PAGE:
Ten prisoners cut their way out t hrough
the wall of the prison at loin ds tone, a.
T., the other night. A common table
spoon and a piece of wire were all the
men had to do tne wort witn.
The mine owners in the Caeur d'AIene
section threaten to bring in men who
will work for smaller wages than de
manded by the union, and trouble is
looked for if an attempt to execute the
threat is made.
The committee annointed bv the Ore
gon State Board of Commerce to secure
contributions to a fund to be raised for
the purpose of providing a creditable
exhibit at the World's Fair have aban
doned the work.
Trains on the Los Angeles division are
being delayed by landslides halfway
through the Tehachapi Pass. A constant
stream of mud and rocks is falling at
tunnel 17, and at tunnel 4 a slide fifty
feet wide covers the track six feet deep.
The Ministers Association at Salt Lake
in a resolution passed by that body
strongly censures President Eliot for the
language he used in his address at the
Tabernacle on the 13th of last month, as
giving a false impression of civil and re
The Attorney-General of Arizona has
decided that mining claims like other
prnnArty must be valued bv the Assessor.
County Assessors have no alternative
but to include mining claims in their as
sessment returns to the Supervisors of
their respective cuunties.
The three miners in Butte, Mont.,
who were charged with assassinating
Editor Penrose, who had waged a bitter
personal war in his paper against tne
Miners' Union, were discharged from
custody, the State's attorney declaring
he could not Becure testimony that would
system tome. Purely vegetable, and
the cure of diseases and complaints
under a positive guarantee. Retail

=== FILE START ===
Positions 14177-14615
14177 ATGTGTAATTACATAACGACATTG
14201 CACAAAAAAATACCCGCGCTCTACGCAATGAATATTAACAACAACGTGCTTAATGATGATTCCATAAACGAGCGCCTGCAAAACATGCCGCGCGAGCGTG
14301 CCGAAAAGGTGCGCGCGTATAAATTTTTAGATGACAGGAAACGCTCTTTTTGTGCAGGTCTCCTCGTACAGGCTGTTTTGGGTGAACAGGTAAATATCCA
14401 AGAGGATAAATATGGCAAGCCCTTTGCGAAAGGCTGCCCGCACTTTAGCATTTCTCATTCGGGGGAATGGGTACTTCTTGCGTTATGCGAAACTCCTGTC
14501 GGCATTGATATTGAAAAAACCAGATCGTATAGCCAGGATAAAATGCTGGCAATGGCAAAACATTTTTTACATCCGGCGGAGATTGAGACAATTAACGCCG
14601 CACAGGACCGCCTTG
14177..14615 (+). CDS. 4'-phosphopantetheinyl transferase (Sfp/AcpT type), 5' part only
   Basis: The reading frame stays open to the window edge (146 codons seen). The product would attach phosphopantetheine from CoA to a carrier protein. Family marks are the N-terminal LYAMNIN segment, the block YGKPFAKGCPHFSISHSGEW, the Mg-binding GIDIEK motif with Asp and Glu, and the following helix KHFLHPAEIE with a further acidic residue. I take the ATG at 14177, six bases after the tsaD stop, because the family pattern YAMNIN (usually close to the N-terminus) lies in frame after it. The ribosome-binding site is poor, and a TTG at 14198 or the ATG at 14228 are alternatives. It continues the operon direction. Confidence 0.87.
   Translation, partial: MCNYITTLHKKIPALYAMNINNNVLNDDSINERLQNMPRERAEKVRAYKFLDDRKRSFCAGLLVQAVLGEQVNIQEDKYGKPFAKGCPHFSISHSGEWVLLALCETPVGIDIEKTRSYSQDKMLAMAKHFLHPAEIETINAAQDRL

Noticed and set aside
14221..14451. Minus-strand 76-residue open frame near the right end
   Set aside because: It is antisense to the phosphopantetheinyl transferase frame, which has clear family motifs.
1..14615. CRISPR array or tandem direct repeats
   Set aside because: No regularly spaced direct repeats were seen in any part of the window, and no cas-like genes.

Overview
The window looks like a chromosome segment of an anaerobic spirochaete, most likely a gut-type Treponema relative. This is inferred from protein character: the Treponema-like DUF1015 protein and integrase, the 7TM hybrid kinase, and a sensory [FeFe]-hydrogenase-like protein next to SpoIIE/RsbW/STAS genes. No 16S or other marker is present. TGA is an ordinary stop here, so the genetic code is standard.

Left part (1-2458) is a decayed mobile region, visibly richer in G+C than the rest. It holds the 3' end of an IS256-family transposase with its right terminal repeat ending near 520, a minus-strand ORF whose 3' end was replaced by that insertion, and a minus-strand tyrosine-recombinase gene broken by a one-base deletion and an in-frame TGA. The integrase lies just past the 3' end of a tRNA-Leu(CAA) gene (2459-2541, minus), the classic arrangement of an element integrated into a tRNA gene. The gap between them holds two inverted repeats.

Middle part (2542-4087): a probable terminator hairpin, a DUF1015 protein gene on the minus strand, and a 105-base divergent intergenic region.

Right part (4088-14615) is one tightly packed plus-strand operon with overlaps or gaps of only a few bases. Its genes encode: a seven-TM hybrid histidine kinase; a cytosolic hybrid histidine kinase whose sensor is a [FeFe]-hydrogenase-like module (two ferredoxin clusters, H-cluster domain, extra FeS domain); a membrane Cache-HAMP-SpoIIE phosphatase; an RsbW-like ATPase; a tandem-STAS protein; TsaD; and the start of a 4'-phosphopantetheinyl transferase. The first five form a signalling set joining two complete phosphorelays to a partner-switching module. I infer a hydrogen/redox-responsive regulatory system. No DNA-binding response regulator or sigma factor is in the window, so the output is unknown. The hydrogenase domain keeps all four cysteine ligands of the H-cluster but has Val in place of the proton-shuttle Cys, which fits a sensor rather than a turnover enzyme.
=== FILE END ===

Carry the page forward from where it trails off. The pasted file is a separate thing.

will positively cure dyspepsia and
Another Attempt Made to Settle the
Vexed Puyallup Indian Res
The House Committee on Public
Buildings and Grounds has acted favor
ably on the following public building
bills : Spokane, Wash., $150,000 ; Chey
enne, Wyo., SlUO.UW.
Secretary Noble has rendered a deci
sion in the case of Wentill Grant against
the JNorthern jfacinc, in which he holds
in favor of Grant. The land involved is
located near Spokane, Wash., and is said
to be- very valuable. The case has been
before the department nine years.
The Washington Senators expect to
have a sub-port of entry established in
the Paget Sound collection district at
some point on the Columbia river with
in a short time. The lreasury Depart
ment is considering the matter.
The Washington delegation has been
asked by Henry Hewitt of Tacoma to se
cure in the present river and harbor bill
a provision for a survey of the Snohom
ish river, with a view to its improve
ment. The Senate Committee on Com
merce may put this in the river and
harbor bill when it goes over from the
The House Committee on Railways
and Canals has ordered a favorable re
port on the bill authorizing the Secre
tary of War to cause a survey to be made
and an estimate furnished on the con-
struction of a ship canal from the great